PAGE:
Considering the fact that an entire generation learned to appreciate the charms of the first person shooter through endless cola-fueled nights of Goldeneye, it’s surprising that it’s taken this long for Nintendo to dip back into the genre. After all, Halo and Call Of Duty led to shooters essentially dominating online multiplayer for an entire console generation, but Nintendo didn’t show much interest in such things. They just kept cranking out Mario Kart and Smash Bros. titles to satisfy their gamers competitive online needs. However, in the age of the Wii U, the big N have finally decided to give up their shooter-free ways. They’ve created their own family-friendly take on the genre and have delivered a damn good one too. Sure, you won’t find yourself blasting off headshots or shouting obscenities into headsets while playing Splatoon, but that’s oddly refreshing and everything else is so rich and fun that you might not even notice.
As always, Nintendo have created an entire simple, cutie-pie world for this game. It takes place in a strange cartoon city known as Inkopolis, a land inhabited by human/squid hybrids known as Inklings who seem to do nothing with their time beyond engaging in competitive shooting matches. Ok, so it’s not a deep world, but it is an adorable one defined by Nintendo’s usual simple, bright, n’ sweet aesthetic. The Inklings fire off colored ink instead of bullets and even though getting covered in the goo by an opposing player will make you blow up real good, matches aren’t decided entirely by kill counts. Nope, instead wins are tallied based on how much of the match zones are colored by either team’s ink. While blood thirsty Modern Warfare bros might scoff at this as watered down kiddy fodder, those who give it a chance will see that it’s an incredibly entertaining and addictive new twist on an old formula and one that actually takes advantage of the gamepad (which is surprisingly rare in Wii U games, even those developed by Nintendo).
You’ll control your little inkling in the usual dual-analogue way, except vertical vision is controlled by the motion of the gamepad. At first, this feels a little unnatural since it flies in the face of convention, but you’ll very quickly find it becomes second nature and rather clever. A live map is also featured on the gamepad at all times, showing players which areas have been covered by ink. This is a vital little addition in the heat of competition that’ll help as the timer wears down. In addition to running around and firing off ink to your heart’s content, you can also transform into a squid and ride through your ink stains at top speed. Given that the levels are all designed to feel like skate parks, this adds a fun almost surfing element fast high speed escapes and sneaky attacks (you’re essentially invisible to enemies while ink-surfing and it also doubles as the means of refilling your ink tank). Weapons (if you even want to call them that) vary from squirt guns to paint rollers, with alternative ink explosives, and charged super weapons that serve up brightly colored tsunamis. Though most are cutesy variation on shooter staples, they generally offer creative twists on old favorites. Even if you’re a shooter veteran, Splatoon will shake up the formulas that you’re used to in amusing ways. It’s both a continuation of a popular genre and a gentle twist in a new and very Nintendo direction.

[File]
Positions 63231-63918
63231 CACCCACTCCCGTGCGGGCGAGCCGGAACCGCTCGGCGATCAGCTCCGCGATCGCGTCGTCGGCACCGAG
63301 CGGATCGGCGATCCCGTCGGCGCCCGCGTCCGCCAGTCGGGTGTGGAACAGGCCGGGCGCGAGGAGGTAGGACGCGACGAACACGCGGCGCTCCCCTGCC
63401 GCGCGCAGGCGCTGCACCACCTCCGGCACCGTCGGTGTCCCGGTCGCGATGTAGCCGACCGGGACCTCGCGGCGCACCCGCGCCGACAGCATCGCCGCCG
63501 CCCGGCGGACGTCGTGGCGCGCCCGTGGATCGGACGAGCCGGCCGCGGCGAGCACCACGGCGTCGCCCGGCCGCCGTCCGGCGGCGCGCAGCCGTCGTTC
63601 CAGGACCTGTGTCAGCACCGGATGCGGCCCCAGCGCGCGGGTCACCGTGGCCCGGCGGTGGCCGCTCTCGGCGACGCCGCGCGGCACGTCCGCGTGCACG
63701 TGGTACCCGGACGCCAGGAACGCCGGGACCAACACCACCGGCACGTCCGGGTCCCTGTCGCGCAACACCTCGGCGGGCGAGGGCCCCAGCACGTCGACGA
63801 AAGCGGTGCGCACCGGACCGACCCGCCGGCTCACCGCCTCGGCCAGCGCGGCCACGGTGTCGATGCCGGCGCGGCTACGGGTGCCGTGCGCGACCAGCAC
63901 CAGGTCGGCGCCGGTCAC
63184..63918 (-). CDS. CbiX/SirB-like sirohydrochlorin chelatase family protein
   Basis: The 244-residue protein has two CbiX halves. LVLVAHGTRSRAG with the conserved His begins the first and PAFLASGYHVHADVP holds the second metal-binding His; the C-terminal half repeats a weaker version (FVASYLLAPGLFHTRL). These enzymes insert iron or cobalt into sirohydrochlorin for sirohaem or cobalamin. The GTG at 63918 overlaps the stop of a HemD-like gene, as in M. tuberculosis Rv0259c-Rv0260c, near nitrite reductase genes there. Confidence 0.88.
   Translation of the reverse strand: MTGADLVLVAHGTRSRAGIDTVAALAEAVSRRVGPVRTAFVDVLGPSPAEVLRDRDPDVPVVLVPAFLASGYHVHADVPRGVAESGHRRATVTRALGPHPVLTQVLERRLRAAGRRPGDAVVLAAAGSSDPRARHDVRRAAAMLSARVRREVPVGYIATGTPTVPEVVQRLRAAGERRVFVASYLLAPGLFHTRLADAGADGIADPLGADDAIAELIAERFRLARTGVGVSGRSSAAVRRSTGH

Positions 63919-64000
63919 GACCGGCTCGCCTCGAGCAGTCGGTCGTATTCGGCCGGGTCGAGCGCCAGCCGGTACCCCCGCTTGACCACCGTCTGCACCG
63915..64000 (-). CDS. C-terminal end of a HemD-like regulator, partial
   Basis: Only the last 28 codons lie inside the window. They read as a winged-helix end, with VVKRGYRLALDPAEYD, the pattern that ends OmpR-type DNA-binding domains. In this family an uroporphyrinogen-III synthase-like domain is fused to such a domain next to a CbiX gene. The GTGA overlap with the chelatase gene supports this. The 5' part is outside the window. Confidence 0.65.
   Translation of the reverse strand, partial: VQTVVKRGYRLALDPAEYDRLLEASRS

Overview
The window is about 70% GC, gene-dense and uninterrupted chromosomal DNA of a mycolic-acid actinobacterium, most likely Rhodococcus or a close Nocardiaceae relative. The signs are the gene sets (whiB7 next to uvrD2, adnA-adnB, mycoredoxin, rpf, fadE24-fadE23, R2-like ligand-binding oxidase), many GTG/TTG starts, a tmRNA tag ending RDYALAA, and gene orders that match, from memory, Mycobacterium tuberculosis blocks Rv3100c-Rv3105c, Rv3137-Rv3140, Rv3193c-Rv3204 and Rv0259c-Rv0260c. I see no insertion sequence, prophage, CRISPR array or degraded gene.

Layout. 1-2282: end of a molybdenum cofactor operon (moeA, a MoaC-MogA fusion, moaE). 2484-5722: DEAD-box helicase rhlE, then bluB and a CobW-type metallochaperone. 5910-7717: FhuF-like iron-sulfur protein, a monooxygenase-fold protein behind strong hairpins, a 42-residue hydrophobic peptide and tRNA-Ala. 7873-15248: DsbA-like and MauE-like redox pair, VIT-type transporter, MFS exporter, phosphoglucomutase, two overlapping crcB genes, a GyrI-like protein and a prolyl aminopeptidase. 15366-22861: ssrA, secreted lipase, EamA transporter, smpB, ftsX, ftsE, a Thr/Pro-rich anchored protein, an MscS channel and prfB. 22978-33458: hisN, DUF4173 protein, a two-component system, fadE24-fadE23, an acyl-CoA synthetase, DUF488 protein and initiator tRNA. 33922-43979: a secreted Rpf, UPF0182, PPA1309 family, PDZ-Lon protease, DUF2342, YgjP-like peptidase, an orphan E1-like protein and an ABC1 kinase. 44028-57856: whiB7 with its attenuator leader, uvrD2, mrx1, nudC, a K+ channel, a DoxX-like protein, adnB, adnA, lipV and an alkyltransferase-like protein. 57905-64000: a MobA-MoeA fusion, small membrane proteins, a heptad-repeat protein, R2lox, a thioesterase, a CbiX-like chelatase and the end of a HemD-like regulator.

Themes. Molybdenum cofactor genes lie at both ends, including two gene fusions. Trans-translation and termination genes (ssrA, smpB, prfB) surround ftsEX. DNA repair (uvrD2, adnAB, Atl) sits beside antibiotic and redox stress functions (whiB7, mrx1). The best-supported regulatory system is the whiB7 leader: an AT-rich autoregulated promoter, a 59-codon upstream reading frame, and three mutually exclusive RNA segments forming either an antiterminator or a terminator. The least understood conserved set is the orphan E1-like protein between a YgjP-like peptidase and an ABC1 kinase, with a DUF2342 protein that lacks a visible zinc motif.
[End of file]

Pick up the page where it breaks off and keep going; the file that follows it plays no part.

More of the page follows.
I’m sure many hardcore gamers scoffed at the mere idea of the struggling Nintendo attempting to cute up the shooter genre, but I find it hard to believe that Splatoon won’t charm the pants off of anyone who tries it. The visual design is sleek and pretty without stepping outside of Nintendo’s deliberately simplistic cartoon aesthetic. The gameplay has that “easy to learn, difficult to master” quality that designers strive for. Multi-player has some hiccups (the chat-free environment will hurt team strategizing), but still qualifies as some of the best competitive online play that the big N have ever delivered. Even the single player mode is an absolute blast rather than a necessary evil to fill up free disc space. It’s not often that Nintendo ditches their decades old mascots to develop a completely new game, but that’s exactly what they’ve done with Splatoon and it already feels like something that will be part of the Nintendo family for years to come. This is easily one of the most purely enjoyable titles available on the Wii U and given that’s exactly what a Nintendo game should be, it’s impossible not to recommend it through giddy superlatives. Get thy ass out there and purchase thee a copy post-haste, fellow Nintendo ninnies.